The Independent Student Newspaper of St. John's University

The Torch

The Independent Student Newspaper of St. John's University

The Torch

The Independent Student Newspaper of St. John's University

The Torch

Flames of the Torch: On the power of student activism


orcIn the aftermath of the February 14 shooting at Marjory Stoneman Douglas High School, students have taken the lead on gun violence awareness. Seventeen students and faculty were killed that day, with several more injured. In the weeks since, students from MSD, and others across the nation, have stood up to politicians, the gun lobby and manufacturers to say that they won’t accept anything besides change.

Today, those same students participated in a nationwide student walkout. At 10 AM, students planned to walk out of their classes for 17 minutes to honor the lives of the students who died at MSD in February.

Their actions, their words and their fight is brave. These students — especially those from MSD — are proving that students’ voices matter. Not only are they standing up to some of the most powerful people in the United States, but they’re doing so in the aftermath of a major tragedy, and in the face of adversity. These students are the leaders that we need to push us forward.

But while their fight is worthwhile, it hasn’t been without pushback. From politicians who disagree, to people who believe that students are too emotional, or unqualified to speak, to high schools that say they will punish students for participating in walk outs, this fight has not been easy. But thankfully, people are standing behind them.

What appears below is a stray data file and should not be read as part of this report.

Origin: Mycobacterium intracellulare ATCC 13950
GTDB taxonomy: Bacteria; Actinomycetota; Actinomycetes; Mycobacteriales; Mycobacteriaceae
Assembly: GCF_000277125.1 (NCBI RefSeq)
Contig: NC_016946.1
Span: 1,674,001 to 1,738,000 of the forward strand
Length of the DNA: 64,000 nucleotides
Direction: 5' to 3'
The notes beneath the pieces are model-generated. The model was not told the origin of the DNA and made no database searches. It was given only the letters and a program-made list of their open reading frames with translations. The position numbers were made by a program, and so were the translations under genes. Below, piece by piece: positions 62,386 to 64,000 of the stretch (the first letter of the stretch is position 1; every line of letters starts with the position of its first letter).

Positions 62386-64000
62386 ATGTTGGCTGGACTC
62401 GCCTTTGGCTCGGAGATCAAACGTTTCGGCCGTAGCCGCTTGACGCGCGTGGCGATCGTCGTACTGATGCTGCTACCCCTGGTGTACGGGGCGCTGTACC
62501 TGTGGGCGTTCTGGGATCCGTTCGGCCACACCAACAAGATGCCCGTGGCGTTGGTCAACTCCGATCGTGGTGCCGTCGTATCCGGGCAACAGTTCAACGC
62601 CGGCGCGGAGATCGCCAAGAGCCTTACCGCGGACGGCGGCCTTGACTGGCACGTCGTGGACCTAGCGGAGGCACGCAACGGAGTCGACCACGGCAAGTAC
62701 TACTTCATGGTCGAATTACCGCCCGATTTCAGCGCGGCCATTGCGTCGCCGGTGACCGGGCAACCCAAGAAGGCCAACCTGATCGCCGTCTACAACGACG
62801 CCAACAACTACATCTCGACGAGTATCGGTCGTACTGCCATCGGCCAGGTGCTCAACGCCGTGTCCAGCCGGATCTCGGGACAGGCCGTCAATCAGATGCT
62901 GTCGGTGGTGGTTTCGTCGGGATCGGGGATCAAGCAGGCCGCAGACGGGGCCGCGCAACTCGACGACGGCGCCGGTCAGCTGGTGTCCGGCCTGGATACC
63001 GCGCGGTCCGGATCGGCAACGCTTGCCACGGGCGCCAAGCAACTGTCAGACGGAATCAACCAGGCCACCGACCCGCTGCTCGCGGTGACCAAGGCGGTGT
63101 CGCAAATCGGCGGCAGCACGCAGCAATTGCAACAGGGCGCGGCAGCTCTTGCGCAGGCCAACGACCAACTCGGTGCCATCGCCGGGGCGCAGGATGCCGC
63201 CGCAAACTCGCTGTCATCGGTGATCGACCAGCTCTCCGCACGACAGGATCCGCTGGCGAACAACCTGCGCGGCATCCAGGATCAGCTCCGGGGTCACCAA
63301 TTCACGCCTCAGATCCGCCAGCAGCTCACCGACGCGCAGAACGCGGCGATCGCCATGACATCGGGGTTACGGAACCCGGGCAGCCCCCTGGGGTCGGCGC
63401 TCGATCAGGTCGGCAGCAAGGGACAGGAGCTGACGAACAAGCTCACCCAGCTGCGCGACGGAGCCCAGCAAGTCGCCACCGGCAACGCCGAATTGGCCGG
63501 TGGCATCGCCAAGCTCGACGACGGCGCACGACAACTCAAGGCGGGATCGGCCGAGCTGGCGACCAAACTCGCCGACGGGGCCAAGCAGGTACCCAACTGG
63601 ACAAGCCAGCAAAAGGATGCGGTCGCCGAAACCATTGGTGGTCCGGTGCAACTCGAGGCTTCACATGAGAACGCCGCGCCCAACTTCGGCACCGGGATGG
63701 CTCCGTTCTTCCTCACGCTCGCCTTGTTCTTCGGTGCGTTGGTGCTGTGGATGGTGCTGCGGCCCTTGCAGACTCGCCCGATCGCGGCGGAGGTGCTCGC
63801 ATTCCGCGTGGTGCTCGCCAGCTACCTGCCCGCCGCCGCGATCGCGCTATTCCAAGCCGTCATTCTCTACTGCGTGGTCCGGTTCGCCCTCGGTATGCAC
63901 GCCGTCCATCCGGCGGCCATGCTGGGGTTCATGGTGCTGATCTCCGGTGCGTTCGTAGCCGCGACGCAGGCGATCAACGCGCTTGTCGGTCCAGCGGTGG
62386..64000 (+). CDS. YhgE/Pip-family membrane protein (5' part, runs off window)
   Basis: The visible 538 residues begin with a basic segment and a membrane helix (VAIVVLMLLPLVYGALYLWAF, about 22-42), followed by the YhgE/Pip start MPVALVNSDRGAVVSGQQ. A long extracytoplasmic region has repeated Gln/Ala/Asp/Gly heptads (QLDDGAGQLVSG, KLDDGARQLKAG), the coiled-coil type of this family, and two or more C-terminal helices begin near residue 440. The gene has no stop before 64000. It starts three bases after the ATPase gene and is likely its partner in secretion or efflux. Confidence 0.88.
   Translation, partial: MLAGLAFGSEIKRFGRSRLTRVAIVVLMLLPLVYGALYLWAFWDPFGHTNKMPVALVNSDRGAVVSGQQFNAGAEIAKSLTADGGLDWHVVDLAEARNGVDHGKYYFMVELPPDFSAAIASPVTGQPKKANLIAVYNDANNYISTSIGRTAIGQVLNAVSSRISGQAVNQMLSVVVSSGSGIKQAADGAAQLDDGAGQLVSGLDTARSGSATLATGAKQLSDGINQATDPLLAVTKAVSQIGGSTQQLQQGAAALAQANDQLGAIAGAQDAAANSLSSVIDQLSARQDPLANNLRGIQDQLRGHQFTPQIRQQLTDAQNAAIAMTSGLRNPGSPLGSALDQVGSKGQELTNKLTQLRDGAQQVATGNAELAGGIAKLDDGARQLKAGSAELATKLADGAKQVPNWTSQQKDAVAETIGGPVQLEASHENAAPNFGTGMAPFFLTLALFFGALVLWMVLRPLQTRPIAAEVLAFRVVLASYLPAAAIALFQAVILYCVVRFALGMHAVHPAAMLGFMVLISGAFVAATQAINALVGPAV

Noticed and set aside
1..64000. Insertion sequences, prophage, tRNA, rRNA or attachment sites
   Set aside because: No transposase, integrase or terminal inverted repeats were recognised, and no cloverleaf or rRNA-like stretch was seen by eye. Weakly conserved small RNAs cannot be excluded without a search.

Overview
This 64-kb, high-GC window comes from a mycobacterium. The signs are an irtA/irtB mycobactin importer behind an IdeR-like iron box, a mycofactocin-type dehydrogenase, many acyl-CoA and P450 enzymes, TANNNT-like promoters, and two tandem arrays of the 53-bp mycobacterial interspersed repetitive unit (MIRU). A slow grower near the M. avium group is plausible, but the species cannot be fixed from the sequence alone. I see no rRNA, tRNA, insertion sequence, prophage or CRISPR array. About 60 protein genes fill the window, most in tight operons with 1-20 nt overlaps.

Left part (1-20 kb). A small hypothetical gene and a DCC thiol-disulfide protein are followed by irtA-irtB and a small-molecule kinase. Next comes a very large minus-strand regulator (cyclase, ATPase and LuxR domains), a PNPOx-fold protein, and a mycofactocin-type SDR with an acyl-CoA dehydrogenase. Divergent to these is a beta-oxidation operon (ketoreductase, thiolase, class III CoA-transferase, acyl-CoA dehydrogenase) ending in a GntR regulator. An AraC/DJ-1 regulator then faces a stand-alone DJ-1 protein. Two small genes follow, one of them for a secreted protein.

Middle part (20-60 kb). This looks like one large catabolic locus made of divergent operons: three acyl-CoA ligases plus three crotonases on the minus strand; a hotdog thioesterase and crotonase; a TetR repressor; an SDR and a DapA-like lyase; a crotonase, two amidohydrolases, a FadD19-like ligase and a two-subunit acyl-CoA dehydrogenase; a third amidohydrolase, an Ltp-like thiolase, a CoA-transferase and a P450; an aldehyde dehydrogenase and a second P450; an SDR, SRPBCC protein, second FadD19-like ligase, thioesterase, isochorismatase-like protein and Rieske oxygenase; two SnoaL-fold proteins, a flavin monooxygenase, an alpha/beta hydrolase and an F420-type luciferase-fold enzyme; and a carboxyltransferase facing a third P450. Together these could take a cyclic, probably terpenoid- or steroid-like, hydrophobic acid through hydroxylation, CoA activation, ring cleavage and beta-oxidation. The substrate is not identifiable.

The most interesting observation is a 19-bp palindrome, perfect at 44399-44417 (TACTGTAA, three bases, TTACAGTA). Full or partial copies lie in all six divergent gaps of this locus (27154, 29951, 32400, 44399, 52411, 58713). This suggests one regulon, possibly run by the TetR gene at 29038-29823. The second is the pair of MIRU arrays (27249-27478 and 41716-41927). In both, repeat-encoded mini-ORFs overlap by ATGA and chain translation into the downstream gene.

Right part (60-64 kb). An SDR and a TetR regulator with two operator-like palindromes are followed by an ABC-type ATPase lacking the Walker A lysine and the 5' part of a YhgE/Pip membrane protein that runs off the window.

We were pleased last week to read that St. John’s issued a statement regarding students participating in walk outs. Like many colleges across the country, our university has pledged to not let punishments for walkouts to affect applicants’ status.

“We support students who who engage in meaningful, informed and civil discourse regarding difficult and important issues including protest on gun violence,” Vice-Provost and Chief Enrollment Officer Jorge Rodriguez wrote in a statement last week. “Disciplinary action associated with participation in peaceful and respectful protest at your high school will not affect the evaluation of student applications to attend St. John’s University.”

And it shouldn’t. High school students nowadays — as well as many college students who walk the same hallways as we do — have been marked forever by school shootings. Students have been conditioned to think about what to do in an active shooter situation — as if it’s something normal. This is wrong, and it’s not just detrimental to their everyday experience, but it’s bad for their education, too.

Time has been up for a while on this issue, and it shouldn’t take a nationwide student walkout for people to realize this. And yet it has. But as history shows, students have the power to effect change with their words and actions. The students across the country participating in this activism know this, and they haven’t stopped working toward their goals throughout the last few weeks. We applaud their efforts to stand up for these issues, and we’re glad St. John’s is standing behind them. The only way for us to move forward is to do so in unity.

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